How to Survive a Plane Crash: Luck

The sole survivor of today’s plane crash in Libya, which killed 103, narrowly escaped thanks to freakish luck. Aviation expert Clive Irving on recent crashes.

Thanks to freakish luck, a 9-year-old Dutch boy is the lone survivor of the crash of Afriqiyah Airways Flight 771, which was attempting to land in Tripoli early this morning. The 103 other passengers and crew are believed to have died. The boy is in the hospital and in good condition, the Libyan transport minister said, though he underwent surgery for broken bones in both his legs. Terrorism has been ruled out as a cause of the crash, and preliminary reports say the plane crashed short of the runway threshold as it approached. Both black boxes have been recovered, as well as 96 bodies.

Aviation expert Clive Irving on recent crashes.

They belong to one of the most exclusive—and blessed—clubs in the world: People who, by extraordinary and often miraculous luck—are the sole survivors of a major air crash. And it’s happened twice in the last year.

In Wednesday’s crash in Tripoli, Libya, which killed 103 people, a Dutch boy is reported to have survived and is in hospital. Last June, a 14-year-old girl, Bahia Bakari, was the sole survivor of a crash in the Indian Ocean, off the Comoros Islands. She clung to a piece of wreckage for 14 hours, in shark-infested waters, was rescued and made a full recovery.

The number of fatalities might have been far higher: The cabin was less than half full.

Since 2000, there have been no fewer than five crashes on commercial flights worldwide where a single passenger has survived.

Surveying the strewn wreckage in Tripoli, it does seem inexplicable that anyone came out alive when the rest of the 103 people on board did not. But it was similarly true of last year’s crash in the Indian Ocean. Bahia Bakari was aboard an Airbus A310 with 152 others when it slammed into the water making an approach in poor weather. That aircraft was ripped apart.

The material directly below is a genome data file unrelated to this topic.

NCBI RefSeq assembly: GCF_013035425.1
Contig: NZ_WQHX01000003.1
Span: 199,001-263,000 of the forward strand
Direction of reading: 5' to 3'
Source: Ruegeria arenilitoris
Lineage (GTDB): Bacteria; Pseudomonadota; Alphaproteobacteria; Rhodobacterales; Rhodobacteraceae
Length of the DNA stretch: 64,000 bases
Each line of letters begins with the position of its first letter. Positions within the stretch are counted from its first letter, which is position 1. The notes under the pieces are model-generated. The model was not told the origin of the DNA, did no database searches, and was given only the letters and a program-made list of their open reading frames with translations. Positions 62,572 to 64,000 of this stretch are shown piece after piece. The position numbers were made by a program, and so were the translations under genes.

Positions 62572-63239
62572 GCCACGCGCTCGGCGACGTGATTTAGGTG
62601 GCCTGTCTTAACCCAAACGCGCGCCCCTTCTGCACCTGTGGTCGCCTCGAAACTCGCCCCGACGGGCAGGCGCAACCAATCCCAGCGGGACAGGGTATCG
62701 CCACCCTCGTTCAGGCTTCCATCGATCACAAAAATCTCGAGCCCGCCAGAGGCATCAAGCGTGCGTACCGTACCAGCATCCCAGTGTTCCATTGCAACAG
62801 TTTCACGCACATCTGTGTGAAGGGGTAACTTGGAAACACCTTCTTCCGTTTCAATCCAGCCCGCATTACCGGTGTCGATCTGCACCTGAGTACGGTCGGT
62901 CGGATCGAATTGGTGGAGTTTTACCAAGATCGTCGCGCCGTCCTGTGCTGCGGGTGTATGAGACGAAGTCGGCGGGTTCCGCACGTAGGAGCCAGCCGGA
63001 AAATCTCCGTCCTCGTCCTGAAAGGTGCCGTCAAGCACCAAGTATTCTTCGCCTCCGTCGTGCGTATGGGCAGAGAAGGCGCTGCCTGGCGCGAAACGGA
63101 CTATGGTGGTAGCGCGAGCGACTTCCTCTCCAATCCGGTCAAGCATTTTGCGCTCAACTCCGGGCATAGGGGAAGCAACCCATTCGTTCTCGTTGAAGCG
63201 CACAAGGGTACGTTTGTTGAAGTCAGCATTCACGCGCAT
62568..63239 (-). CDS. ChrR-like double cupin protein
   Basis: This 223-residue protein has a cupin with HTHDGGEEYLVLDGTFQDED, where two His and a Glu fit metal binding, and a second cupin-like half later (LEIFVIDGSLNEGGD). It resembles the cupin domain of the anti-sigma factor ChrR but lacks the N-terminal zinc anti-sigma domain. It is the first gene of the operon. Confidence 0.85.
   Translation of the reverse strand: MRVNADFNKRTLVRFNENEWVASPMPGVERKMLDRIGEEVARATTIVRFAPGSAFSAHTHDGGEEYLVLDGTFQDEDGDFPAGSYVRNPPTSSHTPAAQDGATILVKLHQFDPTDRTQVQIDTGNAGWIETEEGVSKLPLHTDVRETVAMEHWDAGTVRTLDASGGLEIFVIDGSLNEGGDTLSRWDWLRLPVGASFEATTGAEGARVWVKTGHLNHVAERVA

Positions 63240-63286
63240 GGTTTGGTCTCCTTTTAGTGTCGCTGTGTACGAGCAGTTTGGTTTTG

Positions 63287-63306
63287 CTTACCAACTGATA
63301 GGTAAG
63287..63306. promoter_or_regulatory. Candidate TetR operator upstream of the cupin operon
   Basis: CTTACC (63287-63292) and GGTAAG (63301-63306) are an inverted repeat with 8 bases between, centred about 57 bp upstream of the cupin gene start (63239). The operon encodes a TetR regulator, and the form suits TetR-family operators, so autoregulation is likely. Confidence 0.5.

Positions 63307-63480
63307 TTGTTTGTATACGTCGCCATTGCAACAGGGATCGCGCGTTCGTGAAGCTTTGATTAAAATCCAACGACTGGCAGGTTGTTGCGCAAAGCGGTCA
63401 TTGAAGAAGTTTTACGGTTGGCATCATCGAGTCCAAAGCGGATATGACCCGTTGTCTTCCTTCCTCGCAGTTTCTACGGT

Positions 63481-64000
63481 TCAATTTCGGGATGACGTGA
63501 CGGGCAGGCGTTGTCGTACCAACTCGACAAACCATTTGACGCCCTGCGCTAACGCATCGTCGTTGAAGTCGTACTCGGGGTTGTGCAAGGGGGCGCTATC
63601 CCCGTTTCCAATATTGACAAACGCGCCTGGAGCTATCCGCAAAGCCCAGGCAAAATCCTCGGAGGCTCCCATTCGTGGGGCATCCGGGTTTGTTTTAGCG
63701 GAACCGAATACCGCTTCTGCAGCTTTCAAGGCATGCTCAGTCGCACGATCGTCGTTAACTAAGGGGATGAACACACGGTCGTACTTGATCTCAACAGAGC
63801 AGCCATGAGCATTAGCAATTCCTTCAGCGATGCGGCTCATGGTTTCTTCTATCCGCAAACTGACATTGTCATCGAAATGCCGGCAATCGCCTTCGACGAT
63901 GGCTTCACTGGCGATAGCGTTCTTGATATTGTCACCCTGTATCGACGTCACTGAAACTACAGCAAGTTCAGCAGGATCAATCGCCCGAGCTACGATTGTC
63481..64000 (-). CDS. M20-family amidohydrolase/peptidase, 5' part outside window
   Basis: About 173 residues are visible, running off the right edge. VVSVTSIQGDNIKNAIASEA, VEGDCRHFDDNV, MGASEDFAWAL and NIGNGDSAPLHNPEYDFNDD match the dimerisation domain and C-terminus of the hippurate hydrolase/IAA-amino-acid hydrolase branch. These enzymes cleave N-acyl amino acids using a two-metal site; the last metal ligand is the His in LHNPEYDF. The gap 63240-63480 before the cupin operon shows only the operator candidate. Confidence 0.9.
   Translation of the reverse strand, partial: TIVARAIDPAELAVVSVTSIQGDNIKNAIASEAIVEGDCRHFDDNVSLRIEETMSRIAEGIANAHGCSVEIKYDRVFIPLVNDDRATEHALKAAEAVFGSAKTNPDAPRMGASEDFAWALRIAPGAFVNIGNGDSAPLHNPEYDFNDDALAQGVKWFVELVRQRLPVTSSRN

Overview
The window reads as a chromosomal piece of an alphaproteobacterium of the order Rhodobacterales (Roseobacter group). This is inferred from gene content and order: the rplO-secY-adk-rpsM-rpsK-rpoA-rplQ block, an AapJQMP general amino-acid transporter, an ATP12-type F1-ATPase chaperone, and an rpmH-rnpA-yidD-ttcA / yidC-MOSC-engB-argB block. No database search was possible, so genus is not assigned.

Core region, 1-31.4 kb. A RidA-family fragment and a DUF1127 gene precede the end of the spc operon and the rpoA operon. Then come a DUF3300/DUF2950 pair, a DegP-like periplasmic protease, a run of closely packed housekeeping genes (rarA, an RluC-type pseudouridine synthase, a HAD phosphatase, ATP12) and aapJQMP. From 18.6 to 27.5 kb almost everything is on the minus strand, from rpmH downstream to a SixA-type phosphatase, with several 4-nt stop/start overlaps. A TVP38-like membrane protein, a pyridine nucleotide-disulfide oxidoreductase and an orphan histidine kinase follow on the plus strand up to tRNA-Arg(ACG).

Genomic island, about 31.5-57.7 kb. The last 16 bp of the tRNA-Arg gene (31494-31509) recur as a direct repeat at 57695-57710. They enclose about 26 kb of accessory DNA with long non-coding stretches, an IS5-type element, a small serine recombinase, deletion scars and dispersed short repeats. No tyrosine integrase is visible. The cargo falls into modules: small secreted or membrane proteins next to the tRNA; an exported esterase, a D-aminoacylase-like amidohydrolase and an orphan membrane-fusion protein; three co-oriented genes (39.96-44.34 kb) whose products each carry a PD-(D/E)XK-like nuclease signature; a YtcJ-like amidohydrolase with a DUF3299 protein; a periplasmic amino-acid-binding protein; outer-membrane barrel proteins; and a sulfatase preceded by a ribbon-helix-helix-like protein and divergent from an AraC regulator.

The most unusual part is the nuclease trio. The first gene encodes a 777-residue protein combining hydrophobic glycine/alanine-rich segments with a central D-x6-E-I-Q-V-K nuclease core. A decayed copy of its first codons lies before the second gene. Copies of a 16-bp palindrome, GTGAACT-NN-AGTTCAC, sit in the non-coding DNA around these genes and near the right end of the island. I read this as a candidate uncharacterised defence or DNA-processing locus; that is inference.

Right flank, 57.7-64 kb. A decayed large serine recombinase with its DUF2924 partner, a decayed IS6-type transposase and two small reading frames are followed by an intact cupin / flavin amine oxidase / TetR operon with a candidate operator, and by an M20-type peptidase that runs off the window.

The three killers in a crash—force of impact, smoke inhalation, and fire—bring their own extremely narrow time line. If the first impact is not deadly, passengers need to be speedily evacuated to escape the other two fates.

The crash in Tripoli happened as the Airbus A330-200 was on final approach in good weather. It was clearly a high impact crash. The boy who survived must have done so in a way that has been seen before, by being thrown clear in a freakish and incredibly lucky few seconds.

This crash is a real puzzle: An airline, Afriqiyah, with a very young, all-Airbus fleet—the A330 involved had been in service for less than a year. There were no weather challenges. And the crew had not reported any technical problems. The number of fatalities might have been far higher: The cabin was less than half full.

The same model Airbus was involved in the loss of Air France Flight 447 over the south Atlantic a year ago, but the circumstances at Tripoli bear no relationship to those that surround the mystery of Flight 447.

For the moment, the only good news is that, once again, against all the odds, another person has joined that exclusive club of solo survivors.

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Clive Irving is senior consulting editor at Conde Nast Traveler, specializing in aviation—find his blog, Clive Alive, at CliveAlive.Truth.Travel.